Why is it important to be greener?
The innovations and advancements in technology that marked the past century have resulted in a globalized world with record productivity levels, a fast growing population and very competitive markets.
One of the consequences of this reality is the emergence and propagation of consumerist societies. These societies, fed by advertising and social media, rely heavily on single use—or throwaway—products (such as disposable cups and bottles, produce and shopping bags, and to-go containers) and no longer consume goods only to satisfy their needs but also their wants. Fashion trends, electronics, transportation, and comfort accessories are also part of this modern lifestyle in which overconsumption has almost become a necessity.
The truth is that while the overall quality of life has improved, the world’s waste and pollution levels have skyrocketed. We are exhausting our natural resources and jeopardizing the heath of the planet: The Earth’s average temperature has risen by 1.4°F, our global fresh water supply is rapidly shrinking, and there are millions of people and species around the globe that are already suffering the consequences. Managing our impact on the environment and lowering our carbon footprint is a necessity.
The good news is that as a globalized and advanced world, we can use technology and the power of social media to educate an influence people (consumers) to live more simply and demand more efficient and environmentally friendly products.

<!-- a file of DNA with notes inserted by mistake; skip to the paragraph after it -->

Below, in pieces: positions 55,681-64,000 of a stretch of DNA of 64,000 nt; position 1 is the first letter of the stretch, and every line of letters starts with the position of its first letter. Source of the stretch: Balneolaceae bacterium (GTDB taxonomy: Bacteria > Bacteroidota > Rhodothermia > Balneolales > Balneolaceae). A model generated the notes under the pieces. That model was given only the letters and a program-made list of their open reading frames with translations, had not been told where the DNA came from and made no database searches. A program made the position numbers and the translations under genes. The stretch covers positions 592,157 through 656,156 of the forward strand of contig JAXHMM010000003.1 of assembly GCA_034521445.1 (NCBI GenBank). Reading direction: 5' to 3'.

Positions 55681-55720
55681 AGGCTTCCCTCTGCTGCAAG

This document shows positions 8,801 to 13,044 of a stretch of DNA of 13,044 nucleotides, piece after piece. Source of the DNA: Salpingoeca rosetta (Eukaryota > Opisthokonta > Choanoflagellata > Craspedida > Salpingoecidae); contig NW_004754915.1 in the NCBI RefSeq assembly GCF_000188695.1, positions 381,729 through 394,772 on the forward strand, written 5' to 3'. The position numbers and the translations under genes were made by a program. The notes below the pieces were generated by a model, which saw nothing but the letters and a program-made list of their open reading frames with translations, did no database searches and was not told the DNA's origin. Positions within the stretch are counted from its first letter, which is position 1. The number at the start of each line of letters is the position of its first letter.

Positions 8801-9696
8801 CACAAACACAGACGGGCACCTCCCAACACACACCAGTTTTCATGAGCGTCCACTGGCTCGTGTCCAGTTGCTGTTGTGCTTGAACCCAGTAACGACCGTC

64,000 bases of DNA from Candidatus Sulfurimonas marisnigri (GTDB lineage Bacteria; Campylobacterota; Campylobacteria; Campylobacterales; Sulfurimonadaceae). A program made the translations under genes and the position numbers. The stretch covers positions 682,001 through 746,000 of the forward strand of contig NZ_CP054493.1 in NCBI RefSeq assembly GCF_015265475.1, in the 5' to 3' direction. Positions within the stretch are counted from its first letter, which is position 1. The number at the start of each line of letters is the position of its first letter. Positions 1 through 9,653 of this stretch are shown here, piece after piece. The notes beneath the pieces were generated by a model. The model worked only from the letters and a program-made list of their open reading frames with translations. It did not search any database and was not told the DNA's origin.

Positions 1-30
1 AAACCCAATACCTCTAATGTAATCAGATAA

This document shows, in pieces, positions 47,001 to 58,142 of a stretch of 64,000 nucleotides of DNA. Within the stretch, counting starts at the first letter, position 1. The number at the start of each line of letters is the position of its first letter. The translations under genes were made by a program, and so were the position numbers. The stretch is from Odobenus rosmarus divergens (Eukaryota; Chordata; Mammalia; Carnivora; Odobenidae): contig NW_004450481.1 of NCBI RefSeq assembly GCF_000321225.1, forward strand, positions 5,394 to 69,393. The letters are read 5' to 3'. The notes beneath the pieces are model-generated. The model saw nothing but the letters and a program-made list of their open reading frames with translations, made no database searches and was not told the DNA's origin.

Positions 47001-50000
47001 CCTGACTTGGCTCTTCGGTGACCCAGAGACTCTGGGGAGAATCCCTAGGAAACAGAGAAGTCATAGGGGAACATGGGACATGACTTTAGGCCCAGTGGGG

In order to become more efficient and reduce waste and pollution, we need to start at home! Small adjustments to our daily routines and habits can effectively green up our lives and improve the health of the planet. Together, we can help improve the quality of our lives today and preserve the planet—and its finite resources—for future generations. GSU would like to suggest 7 simple ways to start your green evolution today!
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- Be a responsible consumer by applying the 4 Rs: REDUCE the consumption of nonessential items, REUSE and repurpose things you already own, RECYCLE your waste, and RESTORE things to extend their life cycle. Do not buy things only because they are cheap or on sale…or cute. Think long term, our waste doesn’t disappear from the map once the garbage truck takes it, so do your best to prevent waste, reduce consumption and reuse things, and then recycle and compost!